What the Tories have also tried to keep quiet, is that they have made arrangements to ensure that not only will we obviously lose future profits of Royal Mail, but we will be keeping the historic pension deficit and liabilities. In other words, they are privatising the profits and nationalising the debt.

Of course, it is unfair of me to say that ‘everyone’ hates the idea. I assume Goldman Sachs and UBS are quite happy. In true democratic style, the Government have refused Freedom of Information requests about how much the banks will be paid for handling the sale, but estimates are as high as £30m (Sunday Mirror article http://www.mirror.co.uk/money/city-news/royal-mail-privatisation-banks-set-1983088).

So in reality, there are lots of people who will be happy about the privatisation of Royal Mail: The Tories will be able to cover up some of the failure of their economic plans, their friends are set to get a very good deal on the flotation price (at our expense) and the banks will be rewarded handsomely. Would we expect anything else from David Cameron?

Today sees campaigners out, up and down the country. Please follow on #SaveOurRM

Posted in Conservative, Government, Labour, Privatisation, Trade Union | 5 Comments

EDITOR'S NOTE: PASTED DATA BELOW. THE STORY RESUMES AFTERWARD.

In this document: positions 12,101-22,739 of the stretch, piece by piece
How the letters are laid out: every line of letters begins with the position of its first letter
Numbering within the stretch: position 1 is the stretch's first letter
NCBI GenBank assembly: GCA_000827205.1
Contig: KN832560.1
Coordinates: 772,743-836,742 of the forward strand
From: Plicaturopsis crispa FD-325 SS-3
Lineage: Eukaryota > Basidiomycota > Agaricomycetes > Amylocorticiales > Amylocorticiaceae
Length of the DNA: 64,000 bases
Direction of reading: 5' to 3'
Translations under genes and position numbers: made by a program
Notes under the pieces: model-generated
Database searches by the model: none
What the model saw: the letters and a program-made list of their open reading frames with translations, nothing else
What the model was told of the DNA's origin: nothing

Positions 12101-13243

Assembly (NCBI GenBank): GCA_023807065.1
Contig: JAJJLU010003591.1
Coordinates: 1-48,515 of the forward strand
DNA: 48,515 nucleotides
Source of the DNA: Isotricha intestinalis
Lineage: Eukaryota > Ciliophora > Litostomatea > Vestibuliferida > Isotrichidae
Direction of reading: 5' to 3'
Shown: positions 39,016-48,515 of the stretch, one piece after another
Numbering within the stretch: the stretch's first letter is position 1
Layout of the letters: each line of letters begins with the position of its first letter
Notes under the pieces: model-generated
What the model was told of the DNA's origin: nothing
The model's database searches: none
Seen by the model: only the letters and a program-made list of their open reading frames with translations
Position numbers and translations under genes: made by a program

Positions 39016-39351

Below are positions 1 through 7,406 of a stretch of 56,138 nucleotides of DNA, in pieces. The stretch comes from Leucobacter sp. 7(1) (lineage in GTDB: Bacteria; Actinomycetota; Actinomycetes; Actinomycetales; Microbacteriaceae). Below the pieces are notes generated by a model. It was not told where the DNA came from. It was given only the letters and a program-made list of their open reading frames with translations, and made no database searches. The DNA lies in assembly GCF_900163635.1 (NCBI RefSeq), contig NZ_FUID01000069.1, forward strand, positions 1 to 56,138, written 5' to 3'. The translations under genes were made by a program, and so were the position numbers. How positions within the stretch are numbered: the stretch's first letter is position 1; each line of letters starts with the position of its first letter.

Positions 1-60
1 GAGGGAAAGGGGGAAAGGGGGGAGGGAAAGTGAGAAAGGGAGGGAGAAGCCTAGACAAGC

The Gagging Bill: a clever move

Do we want a country where any organisation can throw millions into election campaigns? Of course not, and it is for this very reason that the Labour Party introduced strict limits on 3rd party spending in the Political Parties, Elections and Referendums Act 2000.

Don’t let the Tories suck you in. What they are trying to achieve, quickly and in time for their General Election campaign, is an attack on free speech. They know they are on borrowed time and if they can stop Charities and Trade Unions speaking out about the devastating affects of their policies, they will. This is about votes. This is about power.

So what about the scandals that prompted this debate? Well actually, they’re pretty irrelevant. David Cameron has carefully crafted a bill that would leave the likes of tobacco lobbyist Lynton Crosby well alone. In simple terms, Lynton Crosby would still be free to advise the Prime Minister on tobacco policy, but Cancer Research UK would be stopped from campaigning about it.

A pretty clever move by David Cameron.

Posted in Conservative, Government, Labour, Lobbying, Trade Union | 9 Comments